Sunday, October 17, 2010
Too Many Of Us
Gliese 581c, By Graphic Artist John Kaufman
There is simply too many of us. Looking around the world, traveling as I do for my job, its obvious that there are simply too many humans. We are eating ourselves out of house and home. Tiara Walters, a South African journalist working for the Sunday Times here in Johannesburg wrote in her column today that "human demand on the biosphere more than doubled between 1961 and 2007, but the global population is only projected to stabilize at 9.22 Billion people in 2075".
Already, according to Lester Brown and other thinkers, we have passed the Earth's renewable carrying capacity and are living on ancient water deposits and borrowed time.
That we are running out of food, fuel and everything needed to make people happy and healthy members of society may not be apparent to people in developed nations. They have the financial resources to stand closer to the front of the growing queue. But in Developing countries such as Mozambique or Bangladesh the people are much further behind, lacking the cash resources to afford the rising costs that are becoming a measure of food scarcity. Bread riots last month in Mozambique are a perfect example of how even a modest cost rise can lead to civil unrest when people are living hand to mouth.
What is about humanity that we think that the right to reproduce is inalienable and permanent? This is clearly at odds with the carrying capacity of this particular piece of farmland that we call the Earth. So I have been thinking up solutions, some off the cuff and some simply impossible, but the status quo must change, of that there is no question. Population pressure will push out all of our wilderness into city parks and the margins of maize fields, with a massive extinction and an even higher risk of the sensitive food distribution system collapsing. (Systems become more susceptible to catastrophic failure the more highly organized they become, according to the law of entropy).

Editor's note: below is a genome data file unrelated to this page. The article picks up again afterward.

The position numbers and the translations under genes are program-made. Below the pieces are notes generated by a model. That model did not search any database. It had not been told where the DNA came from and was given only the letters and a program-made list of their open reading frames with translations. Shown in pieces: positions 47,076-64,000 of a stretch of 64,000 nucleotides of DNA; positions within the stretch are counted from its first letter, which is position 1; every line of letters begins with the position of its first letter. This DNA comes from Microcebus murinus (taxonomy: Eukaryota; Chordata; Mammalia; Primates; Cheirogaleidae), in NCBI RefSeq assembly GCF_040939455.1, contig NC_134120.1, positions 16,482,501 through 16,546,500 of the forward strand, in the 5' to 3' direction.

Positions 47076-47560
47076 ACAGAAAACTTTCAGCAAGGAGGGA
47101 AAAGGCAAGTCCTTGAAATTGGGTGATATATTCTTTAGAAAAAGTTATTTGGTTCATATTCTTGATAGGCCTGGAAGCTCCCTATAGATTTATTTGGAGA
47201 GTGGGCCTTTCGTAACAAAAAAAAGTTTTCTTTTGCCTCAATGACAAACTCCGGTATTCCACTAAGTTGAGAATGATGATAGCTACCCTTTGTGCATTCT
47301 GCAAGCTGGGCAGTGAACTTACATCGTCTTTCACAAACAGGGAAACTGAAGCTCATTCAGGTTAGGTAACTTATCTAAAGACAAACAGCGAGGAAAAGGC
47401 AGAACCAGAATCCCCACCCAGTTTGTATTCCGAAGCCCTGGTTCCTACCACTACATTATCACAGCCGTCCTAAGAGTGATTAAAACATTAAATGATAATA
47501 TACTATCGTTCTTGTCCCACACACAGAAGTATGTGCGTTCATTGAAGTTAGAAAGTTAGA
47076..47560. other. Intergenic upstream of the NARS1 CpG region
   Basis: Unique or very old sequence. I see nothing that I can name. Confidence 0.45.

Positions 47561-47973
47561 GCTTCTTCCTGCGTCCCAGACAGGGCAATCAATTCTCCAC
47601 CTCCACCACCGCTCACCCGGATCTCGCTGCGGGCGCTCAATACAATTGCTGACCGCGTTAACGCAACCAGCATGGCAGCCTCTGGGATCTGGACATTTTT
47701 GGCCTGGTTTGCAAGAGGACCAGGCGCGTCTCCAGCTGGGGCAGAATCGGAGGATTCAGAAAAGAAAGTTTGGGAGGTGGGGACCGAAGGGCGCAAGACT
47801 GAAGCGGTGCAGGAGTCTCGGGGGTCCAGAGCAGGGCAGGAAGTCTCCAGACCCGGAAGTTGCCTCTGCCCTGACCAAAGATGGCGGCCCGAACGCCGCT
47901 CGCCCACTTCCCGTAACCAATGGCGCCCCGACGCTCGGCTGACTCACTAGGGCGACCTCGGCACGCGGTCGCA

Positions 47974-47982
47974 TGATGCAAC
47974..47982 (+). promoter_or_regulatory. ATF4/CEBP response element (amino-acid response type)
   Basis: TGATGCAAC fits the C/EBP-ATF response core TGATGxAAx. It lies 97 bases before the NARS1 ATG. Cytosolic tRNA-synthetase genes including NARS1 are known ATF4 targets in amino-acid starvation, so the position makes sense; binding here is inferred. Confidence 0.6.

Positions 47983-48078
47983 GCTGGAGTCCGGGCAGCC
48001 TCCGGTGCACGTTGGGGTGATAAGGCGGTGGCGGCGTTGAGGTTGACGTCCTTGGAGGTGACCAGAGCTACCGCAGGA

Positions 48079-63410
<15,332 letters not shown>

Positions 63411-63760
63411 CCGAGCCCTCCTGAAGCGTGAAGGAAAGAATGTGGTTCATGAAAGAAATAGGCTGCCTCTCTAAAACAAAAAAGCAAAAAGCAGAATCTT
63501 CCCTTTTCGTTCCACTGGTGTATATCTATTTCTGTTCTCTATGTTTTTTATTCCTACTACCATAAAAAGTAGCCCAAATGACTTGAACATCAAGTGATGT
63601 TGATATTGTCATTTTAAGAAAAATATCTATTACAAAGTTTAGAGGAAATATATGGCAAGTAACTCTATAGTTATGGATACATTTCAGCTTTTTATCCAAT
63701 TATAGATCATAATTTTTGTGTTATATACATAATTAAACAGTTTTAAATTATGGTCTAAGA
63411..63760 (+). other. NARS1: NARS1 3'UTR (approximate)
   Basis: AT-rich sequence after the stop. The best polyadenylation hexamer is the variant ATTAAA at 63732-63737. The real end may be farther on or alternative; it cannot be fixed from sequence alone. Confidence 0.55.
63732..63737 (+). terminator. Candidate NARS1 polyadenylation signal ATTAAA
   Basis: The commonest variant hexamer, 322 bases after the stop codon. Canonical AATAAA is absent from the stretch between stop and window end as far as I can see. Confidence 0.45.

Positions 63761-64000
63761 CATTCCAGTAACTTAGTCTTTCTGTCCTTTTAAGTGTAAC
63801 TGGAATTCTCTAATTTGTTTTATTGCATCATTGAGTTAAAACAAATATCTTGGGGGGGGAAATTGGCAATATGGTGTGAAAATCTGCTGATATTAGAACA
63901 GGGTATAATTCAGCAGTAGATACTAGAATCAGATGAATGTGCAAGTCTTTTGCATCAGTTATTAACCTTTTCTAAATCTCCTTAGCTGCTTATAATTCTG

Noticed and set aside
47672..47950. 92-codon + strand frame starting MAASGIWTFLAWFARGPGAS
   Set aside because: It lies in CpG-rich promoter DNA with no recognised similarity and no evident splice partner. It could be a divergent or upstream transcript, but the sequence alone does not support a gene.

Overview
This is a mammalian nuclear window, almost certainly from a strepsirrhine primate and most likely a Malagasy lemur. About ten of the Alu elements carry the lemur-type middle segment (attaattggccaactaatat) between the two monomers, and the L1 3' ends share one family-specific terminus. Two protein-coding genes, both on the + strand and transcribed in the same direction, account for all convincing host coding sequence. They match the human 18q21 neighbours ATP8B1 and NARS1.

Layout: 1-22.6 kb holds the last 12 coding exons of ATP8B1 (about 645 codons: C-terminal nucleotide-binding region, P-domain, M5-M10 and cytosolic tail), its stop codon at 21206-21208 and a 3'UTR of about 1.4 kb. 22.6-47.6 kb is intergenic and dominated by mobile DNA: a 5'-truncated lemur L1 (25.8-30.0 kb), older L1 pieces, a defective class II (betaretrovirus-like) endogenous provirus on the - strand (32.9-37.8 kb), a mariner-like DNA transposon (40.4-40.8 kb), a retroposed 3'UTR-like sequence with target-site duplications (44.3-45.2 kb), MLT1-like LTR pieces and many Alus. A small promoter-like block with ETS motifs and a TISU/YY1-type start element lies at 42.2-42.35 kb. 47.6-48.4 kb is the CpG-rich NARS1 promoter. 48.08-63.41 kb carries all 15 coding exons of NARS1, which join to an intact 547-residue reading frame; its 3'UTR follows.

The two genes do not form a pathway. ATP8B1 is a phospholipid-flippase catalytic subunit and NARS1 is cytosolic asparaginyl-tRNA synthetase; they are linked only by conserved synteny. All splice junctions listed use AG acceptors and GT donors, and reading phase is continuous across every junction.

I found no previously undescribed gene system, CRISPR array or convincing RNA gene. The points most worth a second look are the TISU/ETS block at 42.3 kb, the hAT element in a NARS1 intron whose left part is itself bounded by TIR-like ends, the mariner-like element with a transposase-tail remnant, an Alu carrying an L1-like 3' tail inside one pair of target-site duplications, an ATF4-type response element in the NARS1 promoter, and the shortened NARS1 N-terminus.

This is scary stuff. Not many voters, writers or thinkers are seriously even considering espousing many of these ideas, since they inevitably smack of the "one child" Chinese policy, with all its ghastly implications like infanticide. I have left out the more nightmarish "final solution" type ideas and focused on what may be the most equitable and random way of doing away with our excess folks.
1) Create a breeding ticket lottery. A yearly lottery is held that prospective people can enter and receive a breeding ticket, completely randomly.
This idea can only work in highly organized societies, the kind of societies where a rising birth rate is not a problem today, replete with good medical care and a draconian civil police force with informers and the idea of neighbors ratting out neighbors about that secret child in the basement.
2) Cyanide capsules on a rolling system that slightly increases the death rate in an equitable fashion.
This needs a less organized society and is a much more democratic process since everyone would be required to participate. However, the idea of popping a pill once a year in the chance that you will be that unlucky one in fifty that kicks it would probably turn off voters.
3) Focus the capital of the world in the pockets of a few countries that are insulated, with enough food to get them through bar environmental catastrophe, and let rest of the world's uneducated and poor people starve slowly to death.
The moral implications of this are perhaps the most ghastly, rivaled only by Hitler
-no wait, even he killed most people quickly.
With the discovery of Gliese 581c only twenty light years away, there could be a chance we could get off of this planet and take over another. Obviously twenty light years is still far away, too far even, but the implications of this discovery go beyond this odd little world that has all the goldilocks qualities we have been looking for. The reason we found it is because it is so close to its dim, cold star. But since there is a planet that could be habitable in such an unlikely planetary system, most astronomers feel that planets could be as common as pickled cabbage at a Korean wedding. Meaning that aside from euthanasia, breeding tickets and certain death for the poor, there may be a close-by neighbor we could invade and occupy in our time-honored human tradition.
All levity aside, what do we do? Its a conundrum, it is serious, it is the worst kind of political hot potato, and its only going to get worse. So rather than point fingers at people who may have taken the go forth and multiply idea a bit far, we should all be thinking about what we can do to sort it out, or nature will do it for us.